Re: GNOME user survey 2011
- From: Christophe Fergeau <teuf gnome org>
- To: Felipe Contreras <felipe contreras gmail com>
- Cc: desktop-devel-list gnome org
- Subject: Re: GNOME user survey 2011
- Date: Mon, 1 Aug 2011 14:21:53 +0200
2011/8/1 Felipe Contreras <felipe contreras gmail com>:
> On Mon, Aug 1, 2011 at 1:23 PM, Christophe Fergeau <teuf gnome org> wrote:
>> 2011/8/1 Felipe Contreras <felipe contreras gmail com>:
>>> From my understanding, no number has a statistical power of 0, any
>>> number will have statistical power greater than that.
>> See, you start implying that whatever we do, the numbers will have
>> statistical significance (aka science aka hard facts).
> I'm not implying that, that's a fact. Blame the rules of the universe
> if you don't like that.
Please note that I said "whatever we do", and in the rest of your
email you (finally ?) mention
"All this of course, depends on an unbiased sample size, which is why
as Olav pointed out, we need to identify the bias. If we properly
identify the geek bias, then we can make the calculations based only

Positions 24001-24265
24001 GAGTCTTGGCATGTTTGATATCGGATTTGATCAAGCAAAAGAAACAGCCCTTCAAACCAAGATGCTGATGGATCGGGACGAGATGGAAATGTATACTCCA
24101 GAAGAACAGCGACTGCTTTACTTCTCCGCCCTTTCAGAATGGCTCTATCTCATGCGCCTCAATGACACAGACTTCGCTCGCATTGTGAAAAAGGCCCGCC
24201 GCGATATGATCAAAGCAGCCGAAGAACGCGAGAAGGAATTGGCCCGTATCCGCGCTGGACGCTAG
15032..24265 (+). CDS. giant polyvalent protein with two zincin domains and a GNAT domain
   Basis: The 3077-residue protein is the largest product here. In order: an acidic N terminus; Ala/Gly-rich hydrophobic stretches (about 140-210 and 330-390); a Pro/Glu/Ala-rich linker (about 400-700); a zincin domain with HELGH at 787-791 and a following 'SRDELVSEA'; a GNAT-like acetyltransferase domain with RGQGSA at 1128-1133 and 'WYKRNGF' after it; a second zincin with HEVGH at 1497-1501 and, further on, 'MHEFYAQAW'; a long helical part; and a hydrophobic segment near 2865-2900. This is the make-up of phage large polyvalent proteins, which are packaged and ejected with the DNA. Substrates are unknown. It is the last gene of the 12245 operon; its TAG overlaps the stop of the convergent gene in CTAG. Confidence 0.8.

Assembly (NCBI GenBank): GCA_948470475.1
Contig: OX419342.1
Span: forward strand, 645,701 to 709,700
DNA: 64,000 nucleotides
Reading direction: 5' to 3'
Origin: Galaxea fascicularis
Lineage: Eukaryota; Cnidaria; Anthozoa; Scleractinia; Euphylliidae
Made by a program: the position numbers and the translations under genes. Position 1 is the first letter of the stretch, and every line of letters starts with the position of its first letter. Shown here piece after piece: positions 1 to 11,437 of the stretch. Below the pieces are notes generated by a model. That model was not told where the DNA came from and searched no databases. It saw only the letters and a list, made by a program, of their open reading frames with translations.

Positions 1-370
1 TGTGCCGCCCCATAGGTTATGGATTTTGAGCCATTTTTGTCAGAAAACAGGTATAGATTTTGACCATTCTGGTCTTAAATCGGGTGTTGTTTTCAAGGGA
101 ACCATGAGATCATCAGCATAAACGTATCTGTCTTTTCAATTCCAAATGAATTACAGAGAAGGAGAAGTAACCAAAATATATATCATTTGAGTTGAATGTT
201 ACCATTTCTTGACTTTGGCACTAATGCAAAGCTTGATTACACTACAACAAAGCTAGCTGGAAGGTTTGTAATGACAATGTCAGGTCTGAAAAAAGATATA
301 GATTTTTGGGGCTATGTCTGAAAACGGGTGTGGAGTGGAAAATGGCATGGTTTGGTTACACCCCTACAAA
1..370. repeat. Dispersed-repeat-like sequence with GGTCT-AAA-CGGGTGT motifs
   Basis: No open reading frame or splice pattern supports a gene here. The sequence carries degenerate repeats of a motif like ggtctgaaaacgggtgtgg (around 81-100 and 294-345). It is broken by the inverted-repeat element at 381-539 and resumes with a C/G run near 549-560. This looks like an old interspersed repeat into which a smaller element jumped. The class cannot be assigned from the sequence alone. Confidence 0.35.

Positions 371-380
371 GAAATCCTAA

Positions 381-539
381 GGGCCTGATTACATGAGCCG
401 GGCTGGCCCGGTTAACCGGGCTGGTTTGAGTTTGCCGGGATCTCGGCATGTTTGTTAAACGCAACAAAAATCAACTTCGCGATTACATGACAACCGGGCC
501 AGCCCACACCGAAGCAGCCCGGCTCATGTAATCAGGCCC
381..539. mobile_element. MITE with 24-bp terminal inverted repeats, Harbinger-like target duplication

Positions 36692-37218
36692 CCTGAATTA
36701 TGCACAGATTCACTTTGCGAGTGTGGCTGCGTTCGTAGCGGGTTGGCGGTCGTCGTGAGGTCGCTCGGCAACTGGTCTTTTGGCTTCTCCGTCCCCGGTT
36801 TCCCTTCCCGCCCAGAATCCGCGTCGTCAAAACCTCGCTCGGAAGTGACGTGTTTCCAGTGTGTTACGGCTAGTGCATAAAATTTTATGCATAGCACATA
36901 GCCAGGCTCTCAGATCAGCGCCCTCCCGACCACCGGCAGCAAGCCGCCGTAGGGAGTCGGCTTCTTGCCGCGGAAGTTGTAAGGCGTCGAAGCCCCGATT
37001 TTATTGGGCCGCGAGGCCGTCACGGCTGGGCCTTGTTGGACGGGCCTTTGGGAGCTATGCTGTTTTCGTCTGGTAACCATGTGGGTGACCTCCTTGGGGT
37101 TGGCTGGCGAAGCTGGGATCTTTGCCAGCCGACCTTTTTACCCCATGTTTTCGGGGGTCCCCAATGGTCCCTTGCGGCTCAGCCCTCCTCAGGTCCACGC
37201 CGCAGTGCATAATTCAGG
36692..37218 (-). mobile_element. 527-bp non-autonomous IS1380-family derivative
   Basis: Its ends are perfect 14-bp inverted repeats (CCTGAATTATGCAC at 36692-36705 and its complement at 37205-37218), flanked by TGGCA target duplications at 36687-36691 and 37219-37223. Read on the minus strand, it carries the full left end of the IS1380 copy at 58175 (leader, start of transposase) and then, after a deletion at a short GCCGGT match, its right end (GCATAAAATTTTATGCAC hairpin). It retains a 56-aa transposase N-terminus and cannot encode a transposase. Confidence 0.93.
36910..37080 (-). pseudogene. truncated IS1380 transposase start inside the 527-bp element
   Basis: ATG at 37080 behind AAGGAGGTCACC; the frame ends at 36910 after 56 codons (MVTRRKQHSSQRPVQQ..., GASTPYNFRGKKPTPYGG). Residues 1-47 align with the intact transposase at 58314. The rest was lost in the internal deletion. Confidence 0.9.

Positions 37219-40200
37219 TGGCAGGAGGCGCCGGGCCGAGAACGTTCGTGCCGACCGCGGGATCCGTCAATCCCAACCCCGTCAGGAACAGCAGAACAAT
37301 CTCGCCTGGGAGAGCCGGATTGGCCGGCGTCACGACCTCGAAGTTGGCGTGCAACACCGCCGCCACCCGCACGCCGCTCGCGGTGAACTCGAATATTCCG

on "non geeks"."
This was my point all along, you can't throw a survey at a random
number of people and let whoever wants answer, and expect the results
to be directly relevant. You need to do some (non trivial imo)
preparatory work if you want things to be useful in the end.
> That's is not true. While we don't know the number of GNOME users, you
> can make educated guesses about the total number of linux desktop
> http://counter.li.org/ (30 million)
Let's make educated guesses about a figure that is already an educated guess...
> Then, there are formulas to calculate the confidence based on the
> sample size and total population. The bigger the total population, the
> less confidence, however, after a certain point it doesn't matter much
> if the population is 10 million, or 30 million, so we can pick the
> safest one, which is the bigger one; 30 million.
> You would be surprised of the small sample size needed to generate a
> high level of confidence. Again, blame the universe for it's rules,
> not me.
> All this of course, depends on an unbiased sample size, which is why
> as Olav pointed out, we need to identify the bias. If we properly
> identify the geek bias, then we can make the calculations based only
> on "non geeks".
> There's plenty of things that can be done to analyze the numbers. They
> are most certainly not totally random.
Well, you summed up what has to be done to get a figure that is
vaguely meaningful to my eyes. However, I'm pessimistic that we'll
manage to derive useful data from a survey.
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